The group gathered in front of the city hall in St. Catharines, Ontario, hoping to witness what they had come for: the mayor being led away in handcuffs.
It was January 13 and a crowd of about three dozen people, young and old, some in cashmere scarves and others in camo jackets, formed a half-circle around the leaders of Stand4Thee, a Canadian anti-lockdown group, and began reading from a script. “We are arresting Walter Sendzik, the man acting as the mayor of... St. Catharines,” the mass of voices said.
For over four-and-a-half minutes, the group, led by Stand4Thee co-founder and karate sensei Dan Oke, read out a litany of made-up charges against Sendzik (who wasn’t present), including torture against children, intimidation, and committing bodily harm (by forcing people to wear masks.) They even provided him with a 1-800 number for legal aid.
“Please remain where you are until a police officer or peace officer can come to escort you off the premises,” they ordered. Despite their instructions, Sendzik did not appear.
The arrest attempt appeared largely symbolic, a classic protest tactic, but when reached by phone, Oke told VICE World News the attempted citizen’s arrests are serious. Furthermore, his group wants to see a series of public trials for politicians whose lockdowns have caused, what they believe to be, untold damage to the Canadian population, particularly children.
“What we're looking for with the ‘Nuremberg Two’ would just be justice,” Oke said, referencing the mass trials of Nazi war criminals after World War II.
He admitted it’s unlikely “we would get an officer to show up and, you know, handcuff a mayor,” but still thinks a trial is a possibility—if the group gains enough followers to march on a courthouse and force one.
“If 8,000, 10,000, or even 1,000 people showed up in front of a courthouse, or just made a declaration that we are holding a publicly televised or streamed common law trial right now... Under 'common law, we have the right and the authority to do that,” said Oke. “So can we do it? Yes. Yes, we can.”
Oke and many other anti-lockdown folks could be considered “sovereign citizens,” a movement of people who question government authority and believe they are not subject to their country’s laws. Instead, they endorse common law, which can be interpreted in a variety of ways (that always favour them, and often “allow” them to not pay taxes), ranging from the 10 Commandments to naval law.
Oke runs a dojo in Oakville, Ontario, under the tutelage his sensei Wallace Platt, who runs Classical Martial Arts Canada, which has affiliates all across Ontario. The citizen’s arrests are actually Platt’s idea and he attends all the arrest attempts. Oke said he and Platt have held these beliefs (which he believed was fair to describe as sovereign citizen-esque) long prior to the pandemic and that he’s seeing “people in the movement who previously knew nothing about ‘common law’ are starting to become fairly well versed in it.”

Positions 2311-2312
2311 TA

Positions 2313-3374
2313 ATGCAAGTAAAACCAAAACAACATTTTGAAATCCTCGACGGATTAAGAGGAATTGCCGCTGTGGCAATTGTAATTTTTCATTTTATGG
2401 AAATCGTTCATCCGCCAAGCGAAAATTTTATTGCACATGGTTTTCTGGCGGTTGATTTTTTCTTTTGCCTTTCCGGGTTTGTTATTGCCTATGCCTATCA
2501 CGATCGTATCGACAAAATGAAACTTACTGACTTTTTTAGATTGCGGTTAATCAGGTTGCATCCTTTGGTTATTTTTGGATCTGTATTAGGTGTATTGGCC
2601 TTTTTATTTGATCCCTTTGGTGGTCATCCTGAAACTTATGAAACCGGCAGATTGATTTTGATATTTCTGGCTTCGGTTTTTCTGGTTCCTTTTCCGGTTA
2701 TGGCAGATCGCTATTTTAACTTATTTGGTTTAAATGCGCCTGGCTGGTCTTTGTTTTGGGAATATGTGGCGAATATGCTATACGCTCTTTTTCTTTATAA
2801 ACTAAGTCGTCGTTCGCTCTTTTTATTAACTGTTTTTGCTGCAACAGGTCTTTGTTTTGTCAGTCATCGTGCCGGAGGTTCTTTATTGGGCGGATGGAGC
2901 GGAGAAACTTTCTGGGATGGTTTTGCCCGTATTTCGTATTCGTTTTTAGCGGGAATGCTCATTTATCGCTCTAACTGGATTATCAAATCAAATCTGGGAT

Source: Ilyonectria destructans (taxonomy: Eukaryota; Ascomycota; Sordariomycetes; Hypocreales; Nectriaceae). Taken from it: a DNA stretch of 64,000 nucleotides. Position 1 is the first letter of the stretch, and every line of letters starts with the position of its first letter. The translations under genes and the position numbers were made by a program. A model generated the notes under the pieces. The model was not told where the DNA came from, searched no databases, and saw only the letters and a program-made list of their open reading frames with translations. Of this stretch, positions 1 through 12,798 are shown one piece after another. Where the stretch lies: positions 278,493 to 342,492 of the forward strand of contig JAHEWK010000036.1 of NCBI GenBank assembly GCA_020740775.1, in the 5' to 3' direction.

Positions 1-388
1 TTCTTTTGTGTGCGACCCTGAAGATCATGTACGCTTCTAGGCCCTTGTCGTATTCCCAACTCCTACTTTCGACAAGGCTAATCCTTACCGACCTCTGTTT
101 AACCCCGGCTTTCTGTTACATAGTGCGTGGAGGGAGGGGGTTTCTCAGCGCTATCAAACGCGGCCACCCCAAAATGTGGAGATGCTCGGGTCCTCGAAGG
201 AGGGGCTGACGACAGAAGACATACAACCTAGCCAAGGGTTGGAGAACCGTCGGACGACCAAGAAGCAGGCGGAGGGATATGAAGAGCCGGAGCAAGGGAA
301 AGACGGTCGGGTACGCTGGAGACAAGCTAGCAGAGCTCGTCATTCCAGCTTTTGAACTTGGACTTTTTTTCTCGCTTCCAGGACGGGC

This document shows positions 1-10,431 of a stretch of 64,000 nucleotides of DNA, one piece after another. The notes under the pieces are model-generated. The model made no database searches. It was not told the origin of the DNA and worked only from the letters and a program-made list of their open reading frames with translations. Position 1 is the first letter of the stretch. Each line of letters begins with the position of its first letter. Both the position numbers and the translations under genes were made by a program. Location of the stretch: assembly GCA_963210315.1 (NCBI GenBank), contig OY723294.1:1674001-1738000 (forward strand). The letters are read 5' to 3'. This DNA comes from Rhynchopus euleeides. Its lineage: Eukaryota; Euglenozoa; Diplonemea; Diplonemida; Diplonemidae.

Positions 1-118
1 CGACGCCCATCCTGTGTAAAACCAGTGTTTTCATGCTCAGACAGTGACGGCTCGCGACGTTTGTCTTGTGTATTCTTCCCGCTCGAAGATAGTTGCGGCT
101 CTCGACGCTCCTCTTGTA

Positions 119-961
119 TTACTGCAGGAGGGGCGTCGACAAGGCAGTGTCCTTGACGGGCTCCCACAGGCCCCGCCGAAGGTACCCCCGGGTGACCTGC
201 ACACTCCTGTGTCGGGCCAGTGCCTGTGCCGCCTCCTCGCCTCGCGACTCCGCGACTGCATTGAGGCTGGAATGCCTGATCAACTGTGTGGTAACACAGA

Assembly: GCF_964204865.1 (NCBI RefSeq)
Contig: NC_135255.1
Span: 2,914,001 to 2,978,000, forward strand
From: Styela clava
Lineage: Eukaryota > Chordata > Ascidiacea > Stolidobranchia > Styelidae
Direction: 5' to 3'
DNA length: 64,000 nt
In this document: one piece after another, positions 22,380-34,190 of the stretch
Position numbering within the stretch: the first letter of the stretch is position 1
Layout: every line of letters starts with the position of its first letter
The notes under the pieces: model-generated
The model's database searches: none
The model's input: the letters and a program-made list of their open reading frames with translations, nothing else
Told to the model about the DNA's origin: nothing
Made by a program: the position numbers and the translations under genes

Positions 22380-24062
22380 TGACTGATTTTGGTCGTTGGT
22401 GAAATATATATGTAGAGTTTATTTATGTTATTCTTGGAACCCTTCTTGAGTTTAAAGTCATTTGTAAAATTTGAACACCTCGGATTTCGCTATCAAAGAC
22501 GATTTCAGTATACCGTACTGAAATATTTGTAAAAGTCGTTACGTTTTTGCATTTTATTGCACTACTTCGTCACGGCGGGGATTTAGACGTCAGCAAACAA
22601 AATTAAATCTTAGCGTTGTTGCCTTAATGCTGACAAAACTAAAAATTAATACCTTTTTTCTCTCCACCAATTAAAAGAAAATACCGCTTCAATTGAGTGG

Stand4Thee is just the latest group trying to carry out citizen’s arrests on politicians. In December, Kelly Anne Farkus, a well-known figure in the Canadian anti-mask movement, marched on the Ontario Legislative Assembly demanding security bring out Premier Doug Ford so they could arrest him. Farkus, like Oke, considers herself to be a sovereign citizen. Last year a man named Brian Kidder, who had attempted to arrest Prime Minister Justin Trudeau as well as other politicians, was charged with assaulting a peace officer after forcibly trying to arrest Ontario Premier Doug Ford.
Despite the seriousness of the charges, violence is not to be used, Oke said—both because violence as a last resort is something Oke teaches as a sensei, and he doesn’t want his group to look like “a bunch of yahoos” like Kidder.
“We conduct these lawful arrests the way that we do to show that there's no violence and that these are really educated, serious people that are doing it in defence of their children,” said Oke.
Dr. Barbara Perry, one of the leading researchers into the Canadian far-right and fringe groups, told VICE World News she believes an “almost an organic anti-authority movement” is emerging. “They're reactive in the moment of what they're seeing around the Canadian context that revolves around primarily the pandemic,” she said.
And their influence is spreading. Just this week, the Line, one of the biggest anti-lockdown organizations in Canada, added a “common law” section to their website that asks “Are You A Sovereign Citizen?”
A Canadian anti-fascist researcher who goes by Drew (@nolifeneet on Twitter) was one of the first to chronicle sovereign-citizen thought growing within the movement. He told VICE World News the quasi-philosophy/legal lifestyle is more prolific than you might think. As anti-lockdown leaders fail to get results, sovereign citizens are stepping in, he said.
Despite their growing influence, Drew doesn't believe they will be a permanent fixture. “I expect it to catch on for the next couple of months until they start to lose and see it goes nowhere,” he said.
For now, the arrests are picking up steam, garnering the group local media stories and positive reactions from their fellow activists. Oke says there are no plans of stopping.
After Stand4Thee finished reading the arrest declaration in St. Catharine’s, Oke instructed one of the concerned mothers in the group to call the police to come and arrest the mayor. She mistakenly called the wrong department, but the officer on the line kindly provided her with the right number to call. “Well, she didn’t say you’re nuts,” the mother quipped as she dialed the new number, prompting laughs from the group.
Even though the number was right this time, no officer ever came to arrest Mayor Sendzik.
Follow Mack Lamoureux on Twitter.